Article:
Friday, 11 February 2011

What Burnham got wrong and what he missed...

Andy Burnham has made a key mistake in his reaction to the decision at High Court today relating to cuts to the Building Schools for the Future programme.

At around 10.30am a judge said that Michael Gove’s decision to withdraw funding for school rebuilding projects in six council areas was “unlawful”.

In a piece on the Labour website the shadow education secretary writes: “The ruling calls into question every school building scheme cut by Michael Gove.”

That is not the case and the judge specifically said so. In fact Mr Justice Holman said: “The decision [to cut funding] is now over seven months ago, and in my view any other authorities would now be far too late to apply for judicial review.

“I do not mean to trivialise so important an issue, but it may be said that fortune has favoured the brave.”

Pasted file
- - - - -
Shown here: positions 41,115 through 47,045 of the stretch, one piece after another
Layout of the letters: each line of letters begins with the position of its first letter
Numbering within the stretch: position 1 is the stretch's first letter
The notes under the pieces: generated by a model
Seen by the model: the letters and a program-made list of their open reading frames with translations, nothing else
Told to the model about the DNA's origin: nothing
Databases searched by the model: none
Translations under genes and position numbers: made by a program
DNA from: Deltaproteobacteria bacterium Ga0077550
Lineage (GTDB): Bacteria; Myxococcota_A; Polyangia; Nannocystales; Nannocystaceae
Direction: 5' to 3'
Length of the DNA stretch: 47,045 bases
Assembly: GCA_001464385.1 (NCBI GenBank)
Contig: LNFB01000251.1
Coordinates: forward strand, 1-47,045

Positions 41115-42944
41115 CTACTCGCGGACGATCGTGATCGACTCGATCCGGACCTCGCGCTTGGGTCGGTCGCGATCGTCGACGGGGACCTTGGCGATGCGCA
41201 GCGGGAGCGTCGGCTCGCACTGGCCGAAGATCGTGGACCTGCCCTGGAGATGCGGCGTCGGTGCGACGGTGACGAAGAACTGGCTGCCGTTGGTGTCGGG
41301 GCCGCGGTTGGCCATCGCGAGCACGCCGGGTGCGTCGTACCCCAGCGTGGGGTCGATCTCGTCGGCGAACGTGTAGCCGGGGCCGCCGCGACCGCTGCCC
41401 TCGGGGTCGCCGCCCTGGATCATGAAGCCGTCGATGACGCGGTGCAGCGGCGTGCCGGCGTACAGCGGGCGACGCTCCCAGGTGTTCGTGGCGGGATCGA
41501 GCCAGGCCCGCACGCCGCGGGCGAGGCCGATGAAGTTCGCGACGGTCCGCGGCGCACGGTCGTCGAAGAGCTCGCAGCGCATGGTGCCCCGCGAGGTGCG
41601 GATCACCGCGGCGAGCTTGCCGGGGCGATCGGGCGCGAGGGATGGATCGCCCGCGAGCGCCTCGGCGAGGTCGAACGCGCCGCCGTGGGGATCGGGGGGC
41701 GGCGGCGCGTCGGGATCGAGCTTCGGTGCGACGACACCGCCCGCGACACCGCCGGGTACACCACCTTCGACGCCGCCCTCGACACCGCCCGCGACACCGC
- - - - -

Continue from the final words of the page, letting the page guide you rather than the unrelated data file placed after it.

In other words – if you’ve brought you case, well done you for having the gumption, but if you haven’t the door is closed.

I’ve already heard of councils thinking this case means something significant for them. It doesn’t, and it’s unfair of Burnham to stir hopes in the way he has.

What he has missed in his statement is that the case does open up the fundamentals of Government education policy to a clear line of political attack which will play very well with Labour supporters.

This case was brought by councils – big education authorities who had the financial and legal clout to push the Government back to the drawing board.

Would a free school set up by parents, or even a city academy run by education professionals, have the power to do the same? What would one free school be able to do if the Government decided to cut off its funding?

So this case says something very significant about the balance of power between local and national government and how that balance may shift massively if councils lose overall control of education.

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